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UEA to launch pharmacy technician course in September

The University of East Anglia’s school of pharmacy is to become the UK’s first higher education institute to offer a training course for pre-registration pharmacy technicians.

The UEA course, ‘Certificate of Higher Education in Pharmacy Technician Practice (Level 4)’ has been formally accredited by the GPhC and will begin taking candidates from September, with the first cohort expected to be located in the East and South of England before a planned expansion to other regions in 2021.

The course will meet apprenticeship standards and is available to all employers seeking to train pharmacy technicians via this route. It has had input from stakeholders in settings that include community and hospital pharmacy, the NHS Health and Justice depatment and patient representatives. 

It will focus on both medicines supply and managerial functions and is designed to help prepare pharmacy technicians “for the expanding clinical role,” according to a statement. Experiential learning will sit alongside a parallel taught course which emphasises putting knowledge into practice.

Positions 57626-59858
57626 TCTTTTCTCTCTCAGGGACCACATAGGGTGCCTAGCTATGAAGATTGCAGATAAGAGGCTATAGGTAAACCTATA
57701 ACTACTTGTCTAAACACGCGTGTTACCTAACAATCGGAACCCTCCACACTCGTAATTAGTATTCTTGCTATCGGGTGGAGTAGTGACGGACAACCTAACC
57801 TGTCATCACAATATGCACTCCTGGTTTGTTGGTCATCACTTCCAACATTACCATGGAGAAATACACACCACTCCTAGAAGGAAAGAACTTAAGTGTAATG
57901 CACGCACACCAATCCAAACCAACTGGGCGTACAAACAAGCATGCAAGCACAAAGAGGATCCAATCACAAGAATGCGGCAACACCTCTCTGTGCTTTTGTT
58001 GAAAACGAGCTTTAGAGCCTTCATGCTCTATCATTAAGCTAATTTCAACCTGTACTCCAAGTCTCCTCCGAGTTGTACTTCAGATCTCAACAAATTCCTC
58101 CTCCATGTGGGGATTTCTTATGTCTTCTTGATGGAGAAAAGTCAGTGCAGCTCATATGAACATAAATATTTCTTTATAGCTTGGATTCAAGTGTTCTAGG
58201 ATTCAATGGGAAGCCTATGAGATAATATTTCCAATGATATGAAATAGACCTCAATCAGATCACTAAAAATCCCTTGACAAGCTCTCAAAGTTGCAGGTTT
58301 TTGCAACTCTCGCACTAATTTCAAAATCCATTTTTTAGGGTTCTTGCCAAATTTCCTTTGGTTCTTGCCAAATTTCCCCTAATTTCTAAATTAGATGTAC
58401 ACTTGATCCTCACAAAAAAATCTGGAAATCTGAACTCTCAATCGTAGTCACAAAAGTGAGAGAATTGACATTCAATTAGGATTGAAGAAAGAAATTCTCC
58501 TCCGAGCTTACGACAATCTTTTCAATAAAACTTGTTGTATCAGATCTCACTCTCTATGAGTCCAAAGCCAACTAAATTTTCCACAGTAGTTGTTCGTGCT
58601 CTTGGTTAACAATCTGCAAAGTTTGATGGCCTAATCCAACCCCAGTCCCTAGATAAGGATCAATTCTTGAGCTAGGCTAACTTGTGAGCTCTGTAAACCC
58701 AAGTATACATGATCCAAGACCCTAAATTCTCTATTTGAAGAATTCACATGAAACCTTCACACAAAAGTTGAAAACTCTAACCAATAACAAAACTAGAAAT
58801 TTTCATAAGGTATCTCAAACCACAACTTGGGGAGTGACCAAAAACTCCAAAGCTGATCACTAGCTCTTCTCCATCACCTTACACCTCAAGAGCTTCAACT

While training will largely be delivered online, there will be a number of face-to-face days “for elements best delivered in this manner”.

Melanie Boughen, director of pharmacy technician education at UEA, said: “This is a truly exciting moment for my profession and for the school of pharmacy.

“We have a great team of pharmacy technicians and pharmacists preparing materials here at UEA, and everyone is excited about the first students who will start with us in September. Knowing that we engaged extensively with such a variety of stakeholders and sought patient and public involvement gives me great confidence in our program.”

Simon Gibbons, head of the school of pharmacy, said: “I am absolutely delighted that our school have achieved this great success and that UEA is the first university in the United Kingdom to offer this exciting course, which will enhance and further the profession of pharmacy.”




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